The Transmen-ses campaign aims to tackle the issue of silence and disregard for trans men’s menstruation needs, by mobilising gender sensitive health professionals and gender neutral restrooms in Lucknow.

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A Computer Science engineer by education, Nitisha started her career in the corporate sector, before realising she wanted to work in the development and social justice space. Since then, she has worked with Teach For India and Care India and is from the founding batch of Indian School of Development Management (ISDM), a one of its kind organisation creating leaders for the development sector through its experiential learning post graduate program.

As a Youth Ki Awaaz Menstrual Health Fellow, Nitisha has started Let’s Talk Period, a campaign to mobilise young people to switch to sustainable period products. She says, “80 lakh women in Delhi use non-biodegradable sanitary products, generate 3000 tonnes of menstrual waste, that takes 500-800 years to decompose; which in turn contributes to the health issues of all menstruators, increased burden of waste management on the city and harmful living environment for all citizens.

Let’s Talk Period aims to change this by

Find out more about her campaign here.

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A former Assistant Secretary with the Ministry of Women and Child Development in West Bengal for three months, Lakshmi Bhavya has been championing the cause of menstrual hygiene in her district. By associating herself with the Lalana Campaign, a holistic menstrual hygiene awareness campaign which is conducted by the Anahat NGO, Lakshmi has been slowly breaking taboos when it comes to periods and menstrual hygiene.

A Gender Rights Activist working with the tribal and marginalized communities in india, Srilekha is a PhD scholar working on understanding body and sexuality among tribal girls, to fill the gaps in research around indigenous women and their stories. Srilekha has worked extensively at the grassroots level with community based organisations, through several advocacy initiatives around Gender, Mental Health, Menstrual Hygiene and Sexual and Reproductive Health Rights (SRHR) for the indigenous in Jharkhand, over the last 6 years.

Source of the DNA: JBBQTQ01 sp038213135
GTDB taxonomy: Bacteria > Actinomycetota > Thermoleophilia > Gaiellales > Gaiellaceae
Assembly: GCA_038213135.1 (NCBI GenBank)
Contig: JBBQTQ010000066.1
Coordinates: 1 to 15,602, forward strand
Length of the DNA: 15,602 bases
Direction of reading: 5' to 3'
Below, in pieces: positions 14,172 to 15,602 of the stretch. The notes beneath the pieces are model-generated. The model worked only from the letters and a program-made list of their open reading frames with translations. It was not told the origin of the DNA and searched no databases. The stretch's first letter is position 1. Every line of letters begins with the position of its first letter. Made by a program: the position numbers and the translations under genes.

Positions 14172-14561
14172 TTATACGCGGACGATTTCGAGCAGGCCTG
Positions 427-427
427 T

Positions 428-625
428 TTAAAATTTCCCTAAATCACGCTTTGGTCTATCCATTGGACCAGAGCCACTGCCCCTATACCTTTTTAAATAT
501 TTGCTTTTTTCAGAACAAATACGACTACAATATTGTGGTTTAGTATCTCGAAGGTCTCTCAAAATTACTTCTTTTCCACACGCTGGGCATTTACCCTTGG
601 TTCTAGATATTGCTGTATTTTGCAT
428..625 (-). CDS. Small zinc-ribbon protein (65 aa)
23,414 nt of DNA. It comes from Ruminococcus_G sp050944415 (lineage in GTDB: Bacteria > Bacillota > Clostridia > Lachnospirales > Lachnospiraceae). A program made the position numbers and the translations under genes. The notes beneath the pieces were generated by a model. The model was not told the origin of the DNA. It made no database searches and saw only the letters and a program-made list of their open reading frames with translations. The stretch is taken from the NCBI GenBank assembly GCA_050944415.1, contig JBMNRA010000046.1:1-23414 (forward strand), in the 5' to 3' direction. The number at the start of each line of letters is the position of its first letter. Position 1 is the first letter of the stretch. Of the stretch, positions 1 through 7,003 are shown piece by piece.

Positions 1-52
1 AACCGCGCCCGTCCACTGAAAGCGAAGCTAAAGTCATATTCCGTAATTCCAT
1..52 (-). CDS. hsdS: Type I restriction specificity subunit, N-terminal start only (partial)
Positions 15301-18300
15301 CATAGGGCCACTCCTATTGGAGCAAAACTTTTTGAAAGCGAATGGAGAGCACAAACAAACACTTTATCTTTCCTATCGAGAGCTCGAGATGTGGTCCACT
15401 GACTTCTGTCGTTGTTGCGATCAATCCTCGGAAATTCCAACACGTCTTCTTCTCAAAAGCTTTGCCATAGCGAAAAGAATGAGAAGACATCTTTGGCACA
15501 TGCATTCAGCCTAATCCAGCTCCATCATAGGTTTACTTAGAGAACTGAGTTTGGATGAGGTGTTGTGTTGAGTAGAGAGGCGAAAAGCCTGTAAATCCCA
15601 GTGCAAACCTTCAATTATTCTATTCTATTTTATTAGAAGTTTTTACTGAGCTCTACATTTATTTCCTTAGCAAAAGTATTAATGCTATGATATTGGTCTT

Srilekha has also contributed to sustainable livelihood projects and legal aid programs for survivors of sex trafficking. She has been conducting research based programs on maternal health, mental health, gender based violence, sex and sexuality. Her interest lies in conducting workshops for young people on life skills, feminism, gender and sexuality, trauma, resilience and interpersonal relationships.

A Guwahati-based college student pursuing her Masters in Tata Institute of Social Sciences, Bidisha started the #BleedwithDignity campaign on the technology platform Change.org, demanding that the Government of Assam install
biodegradable sanitary pad vending machines in all government schools across the state. Her petition on Change.org has already gathered support from over 90000 people and continues to grow.

Bidisha was selected in Change.org’s flagship program ‘She Creates Change’ having run successful online advocacy
campaigns, which were widely recognised. Through the #BleedwithDignity campaign; she organised and celebrated World Menstrual Hygiene Day, 2019 in Guwahati, Assam by hosting a wall mural by collaborating with local organisations. The initiative was widely covered by national and local media, and the mural was later inaugurated by the event’s chief guest Commissioner of Guwahati Municipal Corporation (GMC) Debeswar Malakar, IAS.